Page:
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Gender roles and HIV sexual risk vulnerability of Roma (Gypsies) men and women in Bulgaria and Hungary: an ethnographic study. AIDS Care 2004 Feb;16(2):231-45



Pubmed ID




Scopus ID

2-s2.0-0842309126   45 Citations


Roma, the largest ethnic minority group in Central and Eastern Europe, have cultures that are traditional, often closed, and autonomous of majority populations. Roma communities are characterized by pervasive social health problems, widespread poverty, limited educational opportunities, and discrimination. Although some evidence suggests high levels of HIV sexual risk behaviour among Roma, little is known about the cultural and social context in which risk behaviour occurs. In-depth interviews were used to elicit detailed information about types of sexual partnerships and sexual risk behaviour practices occurring in them, use and perception of protection, knowledge and beliefs about AIDS and STDs, and sexual communication patterns in a sample of 42 men and women aged 18-52 living in Roma community settlements in Bulgaria and Hungary. Analysis of the interview data revealed that men have great sexual freedom before and during marriage, engage in a wide range of unprotected practices with primary and multiple outside partners, and have much more relationship power and control. In contrast, women are expected to maintain virginity before marriage and then sexual exclusivity to their husbands. Condom use is not normative and is mainly perceived as a form of contraception. Although awareness of AIDS was common, it was generally not perceived as a personal threat. Misconceptions about how HIV is transmitted are widespread, and women - in particular - had very little knowledge about STDs, HIV transmission, and protective steps. There is an urgent need for the development of HIV prevention programs culturally sensitive to Roma populations in Eastern Europe, where HIV rates are rapidly rising.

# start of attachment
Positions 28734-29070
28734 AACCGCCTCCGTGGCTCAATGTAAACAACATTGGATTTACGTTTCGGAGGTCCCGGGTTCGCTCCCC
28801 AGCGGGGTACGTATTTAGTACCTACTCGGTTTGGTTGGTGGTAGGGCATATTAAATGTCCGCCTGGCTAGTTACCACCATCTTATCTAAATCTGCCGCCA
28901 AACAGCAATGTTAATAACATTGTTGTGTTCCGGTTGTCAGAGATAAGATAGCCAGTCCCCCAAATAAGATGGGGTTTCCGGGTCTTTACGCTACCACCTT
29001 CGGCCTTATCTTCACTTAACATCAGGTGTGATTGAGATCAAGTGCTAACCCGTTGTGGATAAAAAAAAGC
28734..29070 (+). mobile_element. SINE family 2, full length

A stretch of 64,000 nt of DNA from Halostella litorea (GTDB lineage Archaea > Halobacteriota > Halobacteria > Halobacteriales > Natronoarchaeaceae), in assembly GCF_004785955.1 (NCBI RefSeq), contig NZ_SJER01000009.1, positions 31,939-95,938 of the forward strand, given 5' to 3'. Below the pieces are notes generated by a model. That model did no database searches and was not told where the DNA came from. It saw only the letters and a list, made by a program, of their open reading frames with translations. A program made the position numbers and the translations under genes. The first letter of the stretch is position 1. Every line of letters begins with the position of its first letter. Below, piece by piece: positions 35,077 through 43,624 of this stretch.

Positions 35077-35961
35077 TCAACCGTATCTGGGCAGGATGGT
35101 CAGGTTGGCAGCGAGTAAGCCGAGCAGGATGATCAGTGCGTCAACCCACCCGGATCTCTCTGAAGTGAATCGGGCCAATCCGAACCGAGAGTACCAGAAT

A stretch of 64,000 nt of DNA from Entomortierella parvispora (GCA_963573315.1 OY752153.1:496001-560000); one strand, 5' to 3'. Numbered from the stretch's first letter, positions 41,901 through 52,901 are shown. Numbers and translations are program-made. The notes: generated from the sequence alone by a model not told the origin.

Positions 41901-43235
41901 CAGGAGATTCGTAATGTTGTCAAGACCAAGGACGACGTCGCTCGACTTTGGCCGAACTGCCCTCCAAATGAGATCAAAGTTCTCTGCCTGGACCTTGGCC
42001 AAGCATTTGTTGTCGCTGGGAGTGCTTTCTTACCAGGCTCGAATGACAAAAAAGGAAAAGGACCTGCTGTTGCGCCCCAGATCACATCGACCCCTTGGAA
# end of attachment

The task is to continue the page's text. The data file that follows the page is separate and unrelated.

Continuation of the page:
Author List

Kelly JA, Amirkhanian YA, Kabakchieva E, Csepe P, Seal DW, Antonova R, Mihaylov A, Gyukits G


Yuri A. Amirkhanian PhD Professor in the Psychiatry department at Medical College of Wisconsin
Jeffrey A. Kelly PhD Professor in the Psychiatry department at Medical College of Wisconsin

MESH terms used to index this publication - Major topics in bold

Attitude to Health
Cohort Studies
Gender Identity
HIV Infections
Middle Aged
Sexual Behavior